serving the world’s
will require us to
“do new things
in new ways”:
the essence of
requires further innovations, so diffusion and innovation are bound together in a process we should call “
innofusion.” What is needed are incremental
alterations to the way the technology is
configured, packaged, marketed, sold,
used, supported, serviced, and so forth.
And those alterations are context-spe-cific; attuned to the specific needs and
expectations of each community. This
is not mass production, it is mass customization. And it is rarely innovation
of the core technology; more often innovation of the social processes that
are essential to IT diffusion and use.
Some of these innofusion innovations
make their way upstream in the value
chain, and represent a small example of
our final model: reverse innovation. Reverse innovation represents the mirror
image of traditional concepts of innovation. Those traditional concepts see a
flow of objects and ideas from the producer to the consumer; from the rich
global North to the poor global South.
Reverse innovation sees the opposite.
In 2012, development informatics
researchers were amused to see British bank advertisements extolling
the benefits of new services—such as
PingIt—which would allow cellphone-to-cellphone transfer of money. In the
U.K., we are used to measuring our
technological lag to the U.S.: the time it
takes for innovations to make it across
the Atlantic. Now it seems the Mediterranean is the new crossing point: Kenyans, for example, have had mobile
money transfer services since 2007.
Thanks to the new innovation models,
Africa is five years ahead of Europe,
and the idea of m-money has flowed
from poor countries to rich countries.
More prosaically, Cisco’s ASR901
routers were developed for the needs
of service providers in emerging Asian
markets, but then backflowed to U.S.
and European clients. Their low-cost
and energy-efficient designs arose
from developing-country realities, but
offered a competitive advantage also in
more mature markets.
at the same time—will require us to
“do new things in new ways”: the essence of innovation. More than that,
it will require us to do innovation in
new ways if we are to develop the new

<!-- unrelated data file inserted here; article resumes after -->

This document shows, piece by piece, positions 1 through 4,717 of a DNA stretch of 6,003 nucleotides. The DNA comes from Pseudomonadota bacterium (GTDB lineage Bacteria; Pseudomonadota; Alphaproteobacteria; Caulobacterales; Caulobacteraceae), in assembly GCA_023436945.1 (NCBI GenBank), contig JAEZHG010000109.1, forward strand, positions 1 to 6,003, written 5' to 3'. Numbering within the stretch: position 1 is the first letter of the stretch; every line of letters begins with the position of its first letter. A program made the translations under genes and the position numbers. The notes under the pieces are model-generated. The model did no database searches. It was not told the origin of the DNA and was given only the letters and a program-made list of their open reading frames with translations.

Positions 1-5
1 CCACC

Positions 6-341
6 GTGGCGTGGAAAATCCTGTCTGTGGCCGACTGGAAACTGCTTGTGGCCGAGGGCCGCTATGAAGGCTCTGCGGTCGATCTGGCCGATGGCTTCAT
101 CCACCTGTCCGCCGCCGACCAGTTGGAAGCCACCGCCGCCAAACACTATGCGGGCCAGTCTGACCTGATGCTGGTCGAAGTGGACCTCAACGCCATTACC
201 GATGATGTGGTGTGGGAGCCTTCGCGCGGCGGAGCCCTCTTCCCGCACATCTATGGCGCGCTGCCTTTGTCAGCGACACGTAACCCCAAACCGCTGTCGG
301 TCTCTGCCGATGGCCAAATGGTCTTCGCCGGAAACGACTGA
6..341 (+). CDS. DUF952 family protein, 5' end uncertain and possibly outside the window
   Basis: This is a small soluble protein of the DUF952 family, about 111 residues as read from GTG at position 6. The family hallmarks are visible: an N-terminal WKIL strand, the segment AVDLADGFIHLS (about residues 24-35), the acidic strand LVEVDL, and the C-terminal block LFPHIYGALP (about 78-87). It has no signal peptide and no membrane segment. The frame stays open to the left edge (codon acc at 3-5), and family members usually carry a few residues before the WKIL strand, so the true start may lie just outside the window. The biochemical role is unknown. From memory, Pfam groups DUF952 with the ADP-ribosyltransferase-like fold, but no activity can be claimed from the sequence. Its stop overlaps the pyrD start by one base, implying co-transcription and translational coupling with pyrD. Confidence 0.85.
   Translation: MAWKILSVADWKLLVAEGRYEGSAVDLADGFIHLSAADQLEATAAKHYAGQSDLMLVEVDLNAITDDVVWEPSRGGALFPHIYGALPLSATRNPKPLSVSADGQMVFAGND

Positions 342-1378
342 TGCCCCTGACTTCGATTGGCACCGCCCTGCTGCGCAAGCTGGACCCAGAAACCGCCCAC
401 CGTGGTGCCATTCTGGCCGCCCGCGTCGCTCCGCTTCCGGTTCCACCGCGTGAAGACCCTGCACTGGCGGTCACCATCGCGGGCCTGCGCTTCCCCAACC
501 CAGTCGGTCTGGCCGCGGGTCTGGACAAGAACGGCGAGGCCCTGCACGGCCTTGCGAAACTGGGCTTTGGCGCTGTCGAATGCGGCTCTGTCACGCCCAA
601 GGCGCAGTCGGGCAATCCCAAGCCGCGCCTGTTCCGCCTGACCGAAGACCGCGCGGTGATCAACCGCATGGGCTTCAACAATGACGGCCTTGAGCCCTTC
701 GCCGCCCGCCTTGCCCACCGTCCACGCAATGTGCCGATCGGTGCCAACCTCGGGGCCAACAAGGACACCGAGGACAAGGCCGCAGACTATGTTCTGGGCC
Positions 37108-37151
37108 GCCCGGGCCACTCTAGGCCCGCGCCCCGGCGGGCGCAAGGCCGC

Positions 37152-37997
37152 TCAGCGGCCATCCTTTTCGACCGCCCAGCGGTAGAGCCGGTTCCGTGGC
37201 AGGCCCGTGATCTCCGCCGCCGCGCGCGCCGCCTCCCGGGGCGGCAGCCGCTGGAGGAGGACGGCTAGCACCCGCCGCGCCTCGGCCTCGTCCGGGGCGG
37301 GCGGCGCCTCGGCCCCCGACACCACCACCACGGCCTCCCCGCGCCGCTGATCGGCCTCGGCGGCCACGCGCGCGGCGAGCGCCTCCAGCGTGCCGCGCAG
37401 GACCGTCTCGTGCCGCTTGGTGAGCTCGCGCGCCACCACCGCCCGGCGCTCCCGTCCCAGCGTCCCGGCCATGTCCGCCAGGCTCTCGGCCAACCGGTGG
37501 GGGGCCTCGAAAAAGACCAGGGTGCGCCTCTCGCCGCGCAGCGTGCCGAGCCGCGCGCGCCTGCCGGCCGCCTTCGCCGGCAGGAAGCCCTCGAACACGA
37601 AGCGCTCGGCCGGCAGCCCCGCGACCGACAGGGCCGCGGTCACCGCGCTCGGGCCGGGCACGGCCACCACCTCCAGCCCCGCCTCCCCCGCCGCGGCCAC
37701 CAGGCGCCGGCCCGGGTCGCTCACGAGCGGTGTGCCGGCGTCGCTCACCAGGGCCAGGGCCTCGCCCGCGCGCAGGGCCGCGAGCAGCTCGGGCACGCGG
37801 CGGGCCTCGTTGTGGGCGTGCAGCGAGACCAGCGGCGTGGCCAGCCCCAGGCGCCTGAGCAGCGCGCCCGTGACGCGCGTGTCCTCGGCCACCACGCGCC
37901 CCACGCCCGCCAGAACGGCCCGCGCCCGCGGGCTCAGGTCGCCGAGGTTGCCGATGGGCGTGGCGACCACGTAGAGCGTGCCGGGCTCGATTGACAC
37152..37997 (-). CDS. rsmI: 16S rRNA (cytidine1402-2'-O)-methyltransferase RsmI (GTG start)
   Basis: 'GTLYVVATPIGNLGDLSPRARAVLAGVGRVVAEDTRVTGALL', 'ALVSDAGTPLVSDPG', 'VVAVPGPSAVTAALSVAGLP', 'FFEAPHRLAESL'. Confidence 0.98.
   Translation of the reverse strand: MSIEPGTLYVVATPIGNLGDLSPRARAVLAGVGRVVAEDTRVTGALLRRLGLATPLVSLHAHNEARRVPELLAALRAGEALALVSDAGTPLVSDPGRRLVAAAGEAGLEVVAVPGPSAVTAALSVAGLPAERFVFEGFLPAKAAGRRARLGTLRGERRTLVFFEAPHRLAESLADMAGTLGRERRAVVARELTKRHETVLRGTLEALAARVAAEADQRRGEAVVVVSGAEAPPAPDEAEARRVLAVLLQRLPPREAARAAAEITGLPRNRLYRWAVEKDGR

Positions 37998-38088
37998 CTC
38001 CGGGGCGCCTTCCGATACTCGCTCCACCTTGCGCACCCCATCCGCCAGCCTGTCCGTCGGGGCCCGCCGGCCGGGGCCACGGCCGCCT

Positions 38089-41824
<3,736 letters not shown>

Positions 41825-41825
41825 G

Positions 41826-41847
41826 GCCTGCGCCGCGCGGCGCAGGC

hardware and applications to achieve
For that to happen, we need a new
mind-set. One that sees the world’s
poor not in terms of the remote, helpless images often used by development
charities, but through more positive
and active images that understand
them at least as IT consumers and perhaps, further, as agents in their own
For IT multinationals, universities, and innovators in North America
and Europe, this change in mind-set
may be particularly difficult given
legacy attitudes toward the “Third
World.” There are already signs that
IT firms in China and India are more
adept at working with innovation
intermediaries and at frugal innovation. Absent more change in the global
North, it may be these mid-income
nations that capture the next technological frontier that the bottom of the
between experiences, people,
and technology, showcasing
emerging innovations and industry
leaders from around the world
across important applications of
design thinking and the broadening
field of interaction design.
Our readers represent a growing
community of practice that
is of increasing and vital
1. Best, m. and Kumar, R. Sustainability failures of
rural telecentres. Information Technologies and
International Development 4 (2008), 31–45.
2. gSmA. African mobile Observatory, gSmA, London,
3. Heeks, R. Information systems and developing
countries: Failure, success and improvisation. The
Information Society 18 (2002), 101–112.
4. Severin, E. et al. Evaluation of the “Una Laptop Por
Niño” Program in Peru. IAdB, Washington, d.C., 2011.
Innovation is a term so overused it can
start to lose its meaning. But serving
the world’s emerging markets—and
perhaps lifting millions out of poverty
Richard heeks ( email@example.com) is the
director of the Centre for development Informatics at the
University of manchester, U.K.; http://www.cdi.manchester.
Copyright held by author.